Dr. Gentry quotes an expert in this area, Dr. Paoli Sacchi, who made these points about what Enochian texts teach:

1) The origin of evil is from an angelic sin that contaminated the whole world
2) The impure in nature is an outcome of angelic sin

Dr. Gentry states that the central message of the book of Watchers is

to demonstrate through genealogical and narrative speculations on angels based on Genesis 6 that chaos and evil are in the world due to angelic sin. It seems then that the function of Jude’s reference to the Enochian traditions is to demonstrate and emphasize that evil in our present world is due to human rebellion. Jude is using their own text (Enochian writings) against them. — Dr. Gentry in video starting around 33:40

The relevant passage from Jude is:

It was also about these people that Enoch, in the seventh generation from Adam, prophesied, saying, “Behold, the Lord has come with many thousands of His holy ones, to execute judgment upon all, and to convict all the ungodly of all their ungodly deeds which they have done in an ungodly way, and of all the harsh things which ungodly sinners have spoken against Him.” Jude 1:14-15

Dr. Gentry maintains that in the above passage, Jude is actually countering the teachings of Enochian writings. Evil in the world is from men and cannot be blamed on angels. Dr. Gentry points out that the word ungodly appears four times in this passage as an emphasis to condemn the actions of humans.

This is a logical and reasonable view. The Enochian writings have been shown to be contrary to Scripture. So Jude, if he is quoting from them, is not doing so to endorse them, but rather as a polemic against them.

Dr. Gentry refers to Paul’s warnings in First and Second Timothy as well as in Titus against following endless genealogies and myths (the words Jewish myths are in Titus 1:14). These warnings, Dr. Gentry states, apply perfectly to the Enochian texts (Gnostic teachings also arose from Jewish myths). The Enochian writings contain an enormous genealogy of all of the angels, which are speculations based on Genesis 6:1-4 (italics indicate Dr. Gentry’s words).

Jude In Context

This excerpt is from the article, “19 Reasons 1 Enoch is Not in the Bible:”

Peter Enns considers 1 Enoch to be quoted by Jude. Professor Peter Gentry challenges this notion.
Here’s 1 Enoch:
“And behold! He cometh with ten thousands of His holy ones to execute judgment upon all, and to destroy all the ungodly: and to convict all flesh of all the works of their ungodliness which they have ungodly committed, and of all the hard things which ungodly sinners have spoken against Him.” 1 Enoch 1:9

And then Jude:

“Now Enoch, the seventh from Adam, prophesied about these men also, saying, ‘Behold, the Lord comes with ten thousands of His saints, to execute judgment on all, to convict all who are ungodly among them of all their ungodly deeds which they have committed in an ungodly way, and of all the harsh things which ungodly sinners have spoken against Him.'” Jude 1:14-15
This appears at first glance to be fairly convincing, yes? Here are some problems:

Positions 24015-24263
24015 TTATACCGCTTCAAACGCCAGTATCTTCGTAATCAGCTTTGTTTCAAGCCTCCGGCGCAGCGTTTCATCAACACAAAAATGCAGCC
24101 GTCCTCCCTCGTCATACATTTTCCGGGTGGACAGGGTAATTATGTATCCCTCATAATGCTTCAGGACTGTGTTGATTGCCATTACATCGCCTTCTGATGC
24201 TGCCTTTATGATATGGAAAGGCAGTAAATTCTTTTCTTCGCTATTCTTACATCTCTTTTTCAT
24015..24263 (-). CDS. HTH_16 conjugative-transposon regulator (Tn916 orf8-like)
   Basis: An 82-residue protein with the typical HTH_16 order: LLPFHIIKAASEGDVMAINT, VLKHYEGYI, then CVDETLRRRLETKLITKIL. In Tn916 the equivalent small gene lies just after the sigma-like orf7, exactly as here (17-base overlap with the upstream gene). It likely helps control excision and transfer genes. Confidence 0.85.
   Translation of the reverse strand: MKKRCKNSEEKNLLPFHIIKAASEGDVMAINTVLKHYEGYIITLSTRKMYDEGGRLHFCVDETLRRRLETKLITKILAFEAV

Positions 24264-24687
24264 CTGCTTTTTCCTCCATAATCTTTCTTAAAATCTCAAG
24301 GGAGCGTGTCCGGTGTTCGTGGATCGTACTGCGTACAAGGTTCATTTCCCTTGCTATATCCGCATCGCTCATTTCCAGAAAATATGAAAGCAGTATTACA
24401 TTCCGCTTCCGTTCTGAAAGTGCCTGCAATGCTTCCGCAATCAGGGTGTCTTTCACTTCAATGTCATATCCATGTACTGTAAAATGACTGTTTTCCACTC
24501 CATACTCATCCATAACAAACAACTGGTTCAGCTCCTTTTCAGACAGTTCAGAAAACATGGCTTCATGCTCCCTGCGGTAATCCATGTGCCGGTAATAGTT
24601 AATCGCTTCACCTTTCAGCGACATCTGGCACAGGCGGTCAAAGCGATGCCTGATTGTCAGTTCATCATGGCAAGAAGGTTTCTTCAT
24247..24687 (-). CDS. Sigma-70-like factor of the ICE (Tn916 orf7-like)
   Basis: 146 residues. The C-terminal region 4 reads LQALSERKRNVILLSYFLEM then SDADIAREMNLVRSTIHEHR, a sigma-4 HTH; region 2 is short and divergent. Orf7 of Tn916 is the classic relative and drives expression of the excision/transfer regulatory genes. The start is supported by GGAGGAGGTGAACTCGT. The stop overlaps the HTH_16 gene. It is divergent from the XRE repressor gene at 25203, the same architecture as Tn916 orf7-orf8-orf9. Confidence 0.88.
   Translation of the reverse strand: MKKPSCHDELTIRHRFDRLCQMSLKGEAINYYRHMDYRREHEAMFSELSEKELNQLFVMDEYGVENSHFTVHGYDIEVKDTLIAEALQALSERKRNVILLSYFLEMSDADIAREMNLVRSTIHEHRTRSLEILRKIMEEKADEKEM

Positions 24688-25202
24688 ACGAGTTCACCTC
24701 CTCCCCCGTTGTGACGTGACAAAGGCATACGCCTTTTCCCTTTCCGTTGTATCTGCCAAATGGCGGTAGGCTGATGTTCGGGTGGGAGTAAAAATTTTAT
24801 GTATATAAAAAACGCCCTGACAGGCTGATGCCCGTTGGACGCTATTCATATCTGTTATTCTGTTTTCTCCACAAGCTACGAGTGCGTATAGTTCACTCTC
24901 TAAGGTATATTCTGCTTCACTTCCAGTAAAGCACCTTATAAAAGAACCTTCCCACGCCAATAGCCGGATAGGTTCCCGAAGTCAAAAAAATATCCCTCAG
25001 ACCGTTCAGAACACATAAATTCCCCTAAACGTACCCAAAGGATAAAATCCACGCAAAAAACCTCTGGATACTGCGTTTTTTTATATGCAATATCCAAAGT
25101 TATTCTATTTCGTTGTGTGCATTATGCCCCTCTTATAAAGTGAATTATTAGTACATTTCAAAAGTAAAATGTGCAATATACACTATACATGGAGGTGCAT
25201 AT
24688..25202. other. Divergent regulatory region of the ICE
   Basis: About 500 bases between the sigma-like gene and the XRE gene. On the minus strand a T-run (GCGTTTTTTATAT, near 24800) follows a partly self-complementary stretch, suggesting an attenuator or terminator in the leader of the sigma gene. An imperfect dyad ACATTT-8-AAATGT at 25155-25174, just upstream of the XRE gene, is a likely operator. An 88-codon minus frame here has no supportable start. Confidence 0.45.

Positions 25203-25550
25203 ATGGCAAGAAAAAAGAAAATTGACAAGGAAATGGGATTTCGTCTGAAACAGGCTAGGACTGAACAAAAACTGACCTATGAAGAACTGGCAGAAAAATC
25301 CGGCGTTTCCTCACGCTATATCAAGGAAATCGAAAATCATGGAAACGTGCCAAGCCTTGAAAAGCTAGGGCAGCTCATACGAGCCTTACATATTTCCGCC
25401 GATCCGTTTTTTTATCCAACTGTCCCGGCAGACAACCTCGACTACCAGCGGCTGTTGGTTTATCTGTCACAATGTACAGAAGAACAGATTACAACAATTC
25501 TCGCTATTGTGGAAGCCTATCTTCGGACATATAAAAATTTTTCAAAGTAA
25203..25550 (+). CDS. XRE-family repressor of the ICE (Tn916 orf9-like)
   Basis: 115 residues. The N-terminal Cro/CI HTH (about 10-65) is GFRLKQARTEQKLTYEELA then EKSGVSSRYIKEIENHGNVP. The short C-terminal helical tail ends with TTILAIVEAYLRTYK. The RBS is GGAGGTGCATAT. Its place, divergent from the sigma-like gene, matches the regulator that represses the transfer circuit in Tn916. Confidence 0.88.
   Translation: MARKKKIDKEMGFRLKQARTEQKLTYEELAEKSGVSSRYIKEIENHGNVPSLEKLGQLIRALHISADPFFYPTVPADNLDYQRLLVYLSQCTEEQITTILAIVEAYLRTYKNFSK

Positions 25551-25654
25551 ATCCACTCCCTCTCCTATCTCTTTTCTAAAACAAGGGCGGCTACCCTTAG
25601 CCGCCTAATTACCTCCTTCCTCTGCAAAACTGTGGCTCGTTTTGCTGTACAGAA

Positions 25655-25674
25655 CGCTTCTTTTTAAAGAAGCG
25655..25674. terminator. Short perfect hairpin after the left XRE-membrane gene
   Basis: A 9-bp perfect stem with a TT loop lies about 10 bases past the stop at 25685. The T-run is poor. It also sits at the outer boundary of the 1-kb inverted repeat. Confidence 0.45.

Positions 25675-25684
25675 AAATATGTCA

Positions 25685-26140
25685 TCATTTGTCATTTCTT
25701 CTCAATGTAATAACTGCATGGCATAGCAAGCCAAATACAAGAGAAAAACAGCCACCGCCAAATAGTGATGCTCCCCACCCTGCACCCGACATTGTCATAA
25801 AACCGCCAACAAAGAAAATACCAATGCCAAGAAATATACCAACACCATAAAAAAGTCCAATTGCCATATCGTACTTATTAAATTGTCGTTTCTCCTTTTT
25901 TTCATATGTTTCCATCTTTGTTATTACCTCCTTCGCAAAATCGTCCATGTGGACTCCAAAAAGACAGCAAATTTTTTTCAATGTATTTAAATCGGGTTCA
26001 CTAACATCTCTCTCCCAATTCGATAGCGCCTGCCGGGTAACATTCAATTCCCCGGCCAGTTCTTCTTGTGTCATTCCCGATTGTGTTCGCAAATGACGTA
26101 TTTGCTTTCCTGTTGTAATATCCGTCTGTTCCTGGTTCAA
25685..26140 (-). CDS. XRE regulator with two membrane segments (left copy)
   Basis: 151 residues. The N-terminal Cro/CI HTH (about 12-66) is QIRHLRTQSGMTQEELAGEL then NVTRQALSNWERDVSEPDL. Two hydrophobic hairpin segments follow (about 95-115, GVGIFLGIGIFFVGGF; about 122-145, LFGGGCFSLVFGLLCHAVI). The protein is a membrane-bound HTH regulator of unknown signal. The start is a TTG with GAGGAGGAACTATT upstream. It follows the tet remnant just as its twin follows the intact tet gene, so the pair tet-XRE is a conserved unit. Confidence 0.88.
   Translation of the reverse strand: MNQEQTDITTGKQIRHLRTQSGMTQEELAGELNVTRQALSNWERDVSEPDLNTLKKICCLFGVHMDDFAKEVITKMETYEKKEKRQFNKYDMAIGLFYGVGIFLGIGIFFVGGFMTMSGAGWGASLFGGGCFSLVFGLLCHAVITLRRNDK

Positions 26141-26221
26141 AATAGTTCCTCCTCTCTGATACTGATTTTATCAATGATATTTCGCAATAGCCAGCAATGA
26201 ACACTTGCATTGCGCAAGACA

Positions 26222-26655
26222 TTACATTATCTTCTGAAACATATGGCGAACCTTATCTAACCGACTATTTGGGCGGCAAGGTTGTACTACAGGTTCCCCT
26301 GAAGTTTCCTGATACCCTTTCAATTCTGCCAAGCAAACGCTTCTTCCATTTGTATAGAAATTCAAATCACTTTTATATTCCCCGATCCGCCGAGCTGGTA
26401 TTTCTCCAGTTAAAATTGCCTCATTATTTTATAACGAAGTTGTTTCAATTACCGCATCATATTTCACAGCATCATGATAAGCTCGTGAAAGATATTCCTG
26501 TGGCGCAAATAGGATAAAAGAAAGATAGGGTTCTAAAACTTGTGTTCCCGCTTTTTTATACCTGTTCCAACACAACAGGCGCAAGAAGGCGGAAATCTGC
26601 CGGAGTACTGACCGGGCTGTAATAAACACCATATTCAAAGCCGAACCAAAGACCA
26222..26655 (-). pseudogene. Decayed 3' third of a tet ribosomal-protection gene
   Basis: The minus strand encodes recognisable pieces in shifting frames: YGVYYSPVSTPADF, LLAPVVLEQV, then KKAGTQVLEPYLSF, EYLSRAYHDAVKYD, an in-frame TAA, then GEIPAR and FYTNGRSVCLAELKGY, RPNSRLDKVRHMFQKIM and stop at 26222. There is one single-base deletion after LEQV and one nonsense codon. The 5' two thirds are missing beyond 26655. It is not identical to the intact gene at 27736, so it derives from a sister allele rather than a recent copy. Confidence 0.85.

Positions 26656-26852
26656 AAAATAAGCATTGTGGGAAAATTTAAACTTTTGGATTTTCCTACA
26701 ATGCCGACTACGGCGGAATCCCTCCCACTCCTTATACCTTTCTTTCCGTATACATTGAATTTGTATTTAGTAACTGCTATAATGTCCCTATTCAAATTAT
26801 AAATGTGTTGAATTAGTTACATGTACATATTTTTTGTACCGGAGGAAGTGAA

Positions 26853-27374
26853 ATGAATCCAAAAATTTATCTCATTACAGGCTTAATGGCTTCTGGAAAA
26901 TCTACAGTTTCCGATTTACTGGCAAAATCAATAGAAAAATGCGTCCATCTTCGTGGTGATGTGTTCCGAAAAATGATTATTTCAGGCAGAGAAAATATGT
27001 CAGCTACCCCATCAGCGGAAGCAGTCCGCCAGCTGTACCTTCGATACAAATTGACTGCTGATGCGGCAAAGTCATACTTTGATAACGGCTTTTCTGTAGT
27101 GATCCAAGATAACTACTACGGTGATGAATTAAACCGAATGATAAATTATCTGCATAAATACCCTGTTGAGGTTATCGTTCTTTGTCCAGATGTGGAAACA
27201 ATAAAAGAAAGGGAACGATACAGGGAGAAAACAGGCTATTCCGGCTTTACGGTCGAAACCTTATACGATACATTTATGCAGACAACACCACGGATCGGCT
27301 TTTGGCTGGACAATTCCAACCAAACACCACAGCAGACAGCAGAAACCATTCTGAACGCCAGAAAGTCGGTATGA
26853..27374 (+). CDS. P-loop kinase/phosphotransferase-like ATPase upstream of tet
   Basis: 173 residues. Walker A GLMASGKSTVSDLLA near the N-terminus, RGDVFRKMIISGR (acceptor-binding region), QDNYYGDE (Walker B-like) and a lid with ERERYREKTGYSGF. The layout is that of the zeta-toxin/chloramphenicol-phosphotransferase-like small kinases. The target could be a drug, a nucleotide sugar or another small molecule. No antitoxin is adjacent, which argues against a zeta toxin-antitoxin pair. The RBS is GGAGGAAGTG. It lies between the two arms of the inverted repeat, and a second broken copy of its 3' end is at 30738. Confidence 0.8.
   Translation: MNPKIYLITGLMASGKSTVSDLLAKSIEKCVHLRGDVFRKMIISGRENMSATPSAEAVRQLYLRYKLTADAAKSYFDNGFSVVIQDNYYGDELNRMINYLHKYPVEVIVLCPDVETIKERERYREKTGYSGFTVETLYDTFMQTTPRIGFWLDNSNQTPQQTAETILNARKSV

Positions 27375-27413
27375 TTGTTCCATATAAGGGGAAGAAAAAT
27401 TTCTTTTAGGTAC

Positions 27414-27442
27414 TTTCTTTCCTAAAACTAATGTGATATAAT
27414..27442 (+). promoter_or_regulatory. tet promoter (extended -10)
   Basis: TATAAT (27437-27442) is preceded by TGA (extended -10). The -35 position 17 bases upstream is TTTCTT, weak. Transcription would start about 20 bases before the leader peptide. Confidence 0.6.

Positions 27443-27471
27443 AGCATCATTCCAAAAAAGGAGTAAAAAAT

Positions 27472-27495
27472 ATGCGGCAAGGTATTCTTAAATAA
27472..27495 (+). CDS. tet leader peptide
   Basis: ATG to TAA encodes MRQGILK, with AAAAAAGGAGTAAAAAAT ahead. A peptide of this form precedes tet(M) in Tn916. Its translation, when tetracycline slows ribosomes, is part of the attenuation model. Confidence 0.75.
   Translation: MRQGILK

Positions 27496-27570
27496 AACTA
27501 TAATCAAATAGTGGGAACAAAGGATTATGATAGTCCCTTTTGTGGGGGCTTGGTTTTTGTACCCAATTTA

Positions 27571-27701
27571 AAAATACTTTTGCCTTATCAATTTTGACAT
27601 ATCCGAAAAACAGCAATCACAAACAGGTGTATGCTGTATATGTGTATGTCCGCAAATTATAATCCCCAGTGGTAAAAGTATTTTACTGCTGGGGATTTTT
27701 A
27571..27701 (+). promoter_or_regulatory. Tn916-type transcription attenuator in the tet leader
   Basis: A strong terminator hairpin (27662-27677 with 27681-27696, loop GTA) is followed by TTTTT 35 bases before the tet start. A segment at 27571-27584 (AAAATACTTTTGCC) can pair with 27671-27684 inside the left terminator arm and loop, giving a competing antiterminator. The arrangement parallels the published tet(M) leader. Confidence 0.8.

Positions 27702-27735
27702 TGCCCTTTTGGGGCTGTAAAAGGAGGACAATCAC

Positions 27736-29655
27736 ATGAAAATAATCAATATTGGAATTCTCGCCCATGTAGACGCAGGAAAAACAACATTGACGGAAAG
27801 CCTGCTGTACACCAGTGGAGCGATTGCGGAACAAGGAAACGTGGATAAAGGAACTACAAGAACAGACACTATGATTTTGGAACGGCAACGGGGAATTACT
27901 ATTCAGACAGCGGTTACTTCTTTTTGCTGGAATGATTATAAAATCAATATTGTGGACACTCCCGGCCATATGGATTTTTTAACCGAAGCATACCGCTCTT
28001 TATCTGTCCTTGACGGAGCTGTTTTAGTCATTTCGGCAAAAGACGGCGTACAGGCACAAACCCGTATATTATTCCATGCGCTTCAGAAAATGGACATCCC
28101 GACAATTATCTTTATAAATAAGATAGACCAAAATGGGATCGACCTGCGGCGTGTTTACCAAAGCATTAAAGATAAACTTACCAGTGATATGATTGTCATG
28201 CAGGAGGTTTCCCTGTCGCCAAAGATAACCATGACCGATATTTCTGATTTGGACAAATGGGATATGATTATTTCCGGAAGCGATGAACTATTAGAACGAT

The word used in Jude, that ‘prophesied’ there, is propheteuo. Its cognate, prophetes, was used in Titus 1:12 to refer to a heathen poet, and the word itself is only used as a citation once in Matthew 15:7 to cite Isaiah 29. Indeed, in that same section of Titus, Paul asserts that the pagan he is quoting is correct, even; yet this does not mean the poet’s words in total bear inclusion in the Bible.
It is also entirely possible that Jude is referring to a real prophecy by Enoch… that is not from this book of Enoch. Oral traditions are powerful, and considering the care with which the Jews recorded information, it is plausible it survived. Notice the curious differences between the two. The book of Enoch says that the righteous were destroyed whereas Jude says they were judged. I don’t know of any New Testament citation of scripture that misquotes its source material.>
From “19 Reasons Why the 1 Enoch is not in the Bible”

Someone in the audience asks Dr. Gentry how he would sum up the situation of Jude allegedly quoting the book of 1 Enoch. Dr. Gentry responds with four points:

1. It is not clear that Jude is citing a book; he could be drawing on a common Jewish tradition.
2. These traditions were speculations based on Genesis 6.
3. The literary structure shows that this citation is clearly distinct from biblical examples, and there is no evidence that Enoch is part of the canon in Jude’s mind.
4. Jude is using the Enochian text to disprove their own teaching.

The 400 Years of Silence

The book of Enoch was written in the 2nd century BCE, during the 400 years of God’s silence between the Old and New Testaments. No prophet lived or spoke for God during that time, so the fact that 1 Enoch was written in that period reveals it to be uninspired. Moreover, the Jews never accepted the Enochian writings as Scripture. All the Enochian literature was written in this 400-year period. Dr. Gentry discusses this starting at 29:30 in the video.

After the prophet Malachi, God was silent until his prophet in the wilderness, John the Baptist, startingly declared, prepare the way of the Lord (Matthew 3:3; Mark 1:3; Luke 3:4; John 1:23). This very dramatic and telling way God chose to deliver his first words through a prophet after such a long silence was to announce none other than the long-awaited Messiah.


Read Part 2  Here